My hope is to one day see glossy record boards raised for every CHS sport, a way to document the best achievements of the past while giving current Wolves something to aim at.

But, as was shown in the effort to bring football’s board up to date, there’s a lot of work involved in making these things a reality.

This poll was a way to give the people a say in which sport I direct my attention at first.

Researching 117 years of CHS history is not a simple task, especially when there is no magical “stat room” where a chain-smoking secretary of olden days faithfully filed away info.

We have to track down score books (or at least the ones which didn’t get thrown away), go through newspaper stories and be detectives.

Do all that, and then it’s time to harass the Booster Club into footing the bill for new boards and school officials into letting us hang them in the gym.

It’s a process, but one which hopefully will flow easy now that I’ve trod this path twice — once for the mammoth Wall of Fame in the CHS gym and then again with the football records.

So, I have my mission.

From Jeff Stone to Makana Stone, leave no stone unturned as we document basketball’s rich history in Cow Town.

How can you help?

First, if you have any CHS basketball info from any era — score-books, clippings, stat sheets, photos, etc. — send them my way.

My email is davidsvien@hotmail.com and my mailing address is 165 N. Sherman, Coupeville, WA 98239.

Second, take a moment to reach out to Keven R. Graves, the head honcho at the Whidbey News-Times and call upon his sense of civic duty.

Email him at kgraves@whidbeynewsgroup.com and maybe say:

We know your “prodigal son,” David, is an idiot, and he needs to stop making critical comments about the Whidbey newspapers he once happily cashed checks from.

But don’t let his lack of social skills stand in the way of the two of you continuing to work together to embrace and celebrate Coupeville sports history.

Don’t close the News-Times archives to him.

Cause, if nothing else, it’s easier to throw things at him when he’s sitting a mere five feet away from your office.

And finally, when you support Coupeville Sports, through donations, ads or purchases of my book, you keep me out of the dish pits and give me time and support to keep on writing while also accomplishing side projects like this.

Together, we can shine a spotlight on our local sports history, honor the past, inspire the present and spark the future.

A new game begins. Time for tip-off.

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Who do you have?

I need a new project.

Last summer was the biggie, as we raised the Wall of Fame in the Coupeville High School gym, honoring titles across every sport from 1900-2017.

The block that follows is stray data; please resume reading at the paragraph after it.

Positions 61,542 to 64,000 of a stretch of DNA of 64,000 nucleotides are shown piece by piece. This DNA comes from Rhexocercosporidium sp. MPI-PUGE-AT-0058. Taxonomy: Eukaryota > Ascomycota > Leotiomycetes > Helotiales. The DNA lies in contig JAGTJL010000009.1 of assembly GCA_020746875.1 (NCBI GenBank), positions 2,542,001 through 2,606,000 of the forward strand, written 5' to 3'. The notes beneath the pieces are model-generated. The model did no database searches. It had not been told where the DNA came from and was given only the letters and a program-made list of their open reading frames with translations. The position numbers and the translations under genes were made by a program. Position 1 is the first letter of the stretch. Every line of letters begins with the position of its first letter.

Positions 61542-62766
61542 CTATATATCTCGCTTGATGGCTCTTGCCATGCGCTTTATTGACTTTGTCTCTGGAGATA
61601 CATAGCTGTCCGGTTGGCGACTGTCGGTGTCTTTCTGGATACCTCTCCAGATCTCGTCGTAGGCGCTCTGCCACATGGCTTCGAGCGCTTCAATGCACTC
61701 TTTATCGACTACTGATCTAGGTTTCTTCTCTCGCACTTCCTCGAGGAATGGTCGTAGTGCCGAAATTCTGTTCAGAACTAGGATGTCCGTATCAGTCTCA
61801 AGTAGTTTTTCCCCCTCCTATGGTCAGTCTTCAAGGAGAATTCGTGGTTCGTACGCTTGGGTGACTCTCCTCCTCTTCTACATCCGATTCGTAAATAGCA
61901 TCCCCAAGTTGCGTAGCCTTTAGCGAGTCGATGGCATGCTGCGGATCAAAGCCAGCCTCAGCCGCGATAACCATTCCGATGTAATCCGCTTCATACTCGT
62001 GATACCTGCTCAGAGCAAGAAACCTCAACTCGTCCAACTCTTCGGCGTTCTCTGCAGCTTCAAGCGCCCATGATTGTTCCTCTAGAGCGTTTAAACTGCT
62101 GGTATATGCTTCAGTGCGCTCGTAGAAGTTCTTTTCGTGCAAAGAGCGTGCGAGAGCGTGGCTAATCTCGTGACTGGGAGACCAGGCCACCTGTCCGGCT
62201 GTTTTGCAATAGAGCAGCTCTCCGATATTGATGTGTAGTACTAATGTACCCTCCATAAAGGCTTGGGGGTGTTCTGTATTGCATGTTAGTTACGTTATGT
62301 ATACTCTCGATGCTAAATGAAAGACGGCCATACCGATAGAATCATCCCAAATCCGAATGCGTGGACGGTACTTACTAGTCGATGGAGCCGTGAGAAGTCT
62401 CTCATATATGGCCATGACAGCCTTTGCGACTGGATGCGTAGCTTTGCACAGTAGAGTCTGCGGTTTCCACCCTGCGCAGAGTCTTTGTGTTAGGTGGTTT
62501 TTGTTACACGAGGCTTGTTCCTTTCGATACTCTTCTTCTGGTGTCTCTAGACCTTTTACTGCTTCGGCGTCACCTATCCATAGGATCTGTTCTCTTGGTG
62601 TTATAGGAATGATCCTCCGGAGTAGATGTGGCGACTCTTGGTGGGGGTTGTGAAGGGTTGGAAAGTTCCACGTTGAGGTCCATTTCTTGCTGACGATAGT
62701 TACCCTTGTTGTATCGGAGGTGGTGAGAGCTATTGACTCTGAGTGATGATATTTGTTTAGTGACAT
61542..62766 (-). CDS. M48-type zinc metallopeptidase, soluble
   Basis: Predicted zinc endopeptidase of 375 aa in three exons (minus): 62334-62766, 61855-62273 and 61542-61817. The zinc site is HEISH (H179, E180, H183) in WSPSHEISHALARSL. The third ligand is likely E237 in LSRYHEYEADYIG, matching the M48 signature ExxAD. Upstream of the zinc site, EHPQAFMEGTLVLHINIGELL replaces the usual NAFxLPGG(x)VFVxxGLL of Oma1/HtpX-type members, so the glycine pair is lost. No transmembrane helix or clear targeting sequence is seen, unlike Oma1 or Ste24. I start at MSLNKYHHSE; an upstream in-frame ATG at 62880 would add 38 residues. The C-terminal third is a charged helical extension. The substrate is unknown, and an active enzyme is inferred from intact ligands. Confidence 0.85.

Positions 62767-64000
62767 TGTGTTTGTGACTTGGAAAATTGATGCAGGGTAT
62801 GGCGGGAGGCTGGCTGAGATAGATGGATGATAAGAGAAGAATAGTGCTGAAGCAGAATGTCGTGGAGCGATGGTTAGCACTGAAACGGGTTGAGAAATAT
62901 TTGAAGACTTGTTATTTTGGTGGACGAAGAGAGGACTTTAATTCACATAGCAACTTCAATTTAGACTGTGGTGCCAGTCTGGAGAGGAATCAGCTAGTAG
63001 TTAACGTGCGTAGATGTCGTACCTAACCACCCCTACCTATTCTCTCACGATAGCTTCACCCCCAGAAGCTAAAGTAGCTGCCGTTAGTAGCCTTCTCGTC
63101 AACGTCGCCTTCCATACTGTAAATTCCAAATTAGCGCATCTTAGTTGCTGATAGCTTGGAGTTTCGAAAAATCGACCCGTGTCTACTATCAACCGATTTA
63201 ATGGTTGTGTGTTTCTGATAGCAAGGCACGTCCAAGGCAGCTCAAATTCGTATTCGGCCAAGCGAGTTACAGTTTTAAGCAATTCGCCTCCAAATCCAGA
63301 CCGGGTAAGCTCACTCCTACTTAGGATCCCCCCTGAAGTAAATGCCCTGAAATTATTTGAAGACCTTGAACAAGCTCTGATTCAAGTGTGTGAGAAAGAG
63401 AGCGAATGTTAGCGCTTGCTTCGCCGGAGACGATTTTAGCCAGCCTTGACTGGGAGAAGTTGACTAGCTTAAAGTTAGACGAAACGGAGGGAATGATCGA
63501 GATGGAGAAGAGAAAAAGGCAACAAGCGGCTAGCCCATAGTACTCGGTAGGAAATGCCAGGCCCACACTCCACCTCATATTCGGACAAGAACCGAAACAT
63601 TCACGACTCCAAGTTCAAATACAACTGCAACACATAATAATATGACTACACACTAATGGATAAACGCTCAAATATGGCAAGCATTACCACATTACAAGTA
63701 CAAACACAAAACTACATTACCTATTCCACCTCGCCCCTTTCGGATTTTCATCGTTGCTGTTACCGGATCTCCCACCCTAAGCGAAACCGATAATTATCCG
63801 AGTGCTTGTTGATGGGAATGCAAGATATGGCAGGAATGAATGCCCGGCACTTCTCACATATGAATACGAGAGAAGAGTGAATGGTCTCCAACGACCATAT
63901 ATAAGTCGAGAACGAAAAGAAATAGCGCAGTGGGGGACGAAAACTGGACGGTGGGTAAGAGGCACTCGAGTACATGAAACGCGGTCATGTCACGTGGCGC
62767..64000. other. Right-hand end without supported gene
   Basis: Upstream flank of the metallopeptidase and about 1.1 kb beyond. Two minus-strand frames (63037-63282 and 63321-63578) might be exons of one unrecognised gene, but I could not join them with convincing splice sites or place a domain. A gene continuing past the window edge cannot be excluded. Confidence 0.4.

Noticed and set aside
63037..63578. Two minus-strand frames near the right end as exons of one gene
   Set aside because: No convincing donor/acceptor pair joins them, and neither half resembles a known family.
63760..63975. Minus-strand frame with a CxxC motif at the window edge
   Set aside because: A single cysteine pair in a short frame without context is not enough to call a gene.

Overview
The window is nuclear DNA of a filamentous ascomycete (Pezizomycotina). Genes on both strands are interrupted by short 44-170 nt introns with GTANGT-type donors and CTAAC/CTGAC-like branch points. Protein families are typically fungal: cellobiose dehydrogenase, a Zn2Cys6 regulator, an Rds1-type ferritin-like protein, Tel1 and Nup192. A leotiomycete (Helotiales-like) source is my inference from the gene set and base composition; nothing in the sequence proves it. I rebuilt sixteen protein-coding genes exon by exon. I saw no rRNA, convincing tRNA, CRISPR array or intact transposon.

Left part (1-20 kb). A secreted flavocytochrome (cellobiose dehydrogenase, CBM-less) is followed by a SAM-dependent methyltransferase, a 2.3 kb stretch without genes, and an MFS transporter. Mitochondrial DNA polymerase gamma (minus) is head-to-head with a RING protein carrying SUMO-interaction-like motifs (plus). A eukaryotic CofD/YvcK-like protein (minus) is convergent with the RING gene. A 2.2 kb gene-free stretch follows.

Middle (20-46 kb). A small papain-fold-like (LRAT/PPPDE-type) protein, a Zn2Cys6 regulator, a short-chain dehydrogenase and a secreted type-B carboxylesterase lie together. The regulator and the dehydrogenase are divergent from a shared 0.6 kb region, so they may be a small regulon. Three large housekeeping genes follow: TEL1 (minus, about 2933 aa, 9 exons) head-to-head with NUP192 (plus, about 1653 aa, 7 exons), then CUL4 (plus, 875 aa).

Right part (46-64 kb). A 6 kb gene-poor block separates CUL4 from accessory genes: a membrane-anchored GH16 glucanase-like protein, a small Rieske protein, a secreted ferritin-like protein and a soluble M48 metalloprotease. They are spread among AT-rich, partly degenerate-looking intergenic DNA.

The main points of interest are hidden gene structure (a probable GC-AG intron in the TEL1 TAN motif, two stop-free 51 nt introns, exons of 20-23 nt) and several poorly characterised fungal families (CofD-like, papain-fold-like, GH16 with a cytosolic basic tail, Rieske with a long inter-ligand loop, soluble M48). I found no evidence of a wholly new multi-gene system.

A couple of weeks ago, the football record board in the entrance way to the gym was updated, filled in and brought to full reality, and now it can stand with pride next to the volleyball and track boards.

But now I have some empty hours to fill, so my brain wanders and wonders — which sport deserves to be next as we try and get every sport at CHS its own glossy record board?

There are five active sports (baseball, softball, basketball, tennis and soccer, with the last three having both girls and boys programs) which do not have record boards.

You could make solid arguments for all of them, so I’m turning that part of the process over to you, the readers.

There’s a poll below and you have 48 hours to make your feelings felt.

Voting is open now (no restrictions, vote as many times as your heart desires) and closes 9 AM Friday.

This is the people’s project, so you choose — which sport do I research, obsess over and agitate for, next?

I await your decision.

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   Ian Barron has gone from zero name-checks on Coupeville’s record board to a much more pleasing six. (Jon Roberts photos)

The 2016 CHS volleyball squad put up four new records.

The most electrifying running back in Coupeville High School history is finally getting his due.

Wednesday afternoon, after much work tracking down records, and much support and help from the school’s Booster Club, I got to witness the CHS football and volleyball record boards brought up to date.

It’s been one of several projects for which I’ve spent the past year harassing people day and night, and it’s a thrill to see it finished.

While volleyball only needed to be tweaked a bit, mainly to reflect records set last fall by Hope Lodell, Valen Trujillo and Co., the football board has been a sore point for some time.

It was only 50% filled in, and 48% of that featured incorrect records.

Now, that’s not an issue, as Ian Barron’s many rushing marks are finally being acknowledged, and the current generation of Wolves have legitimate records to dream about breaking.

Well done, one and all.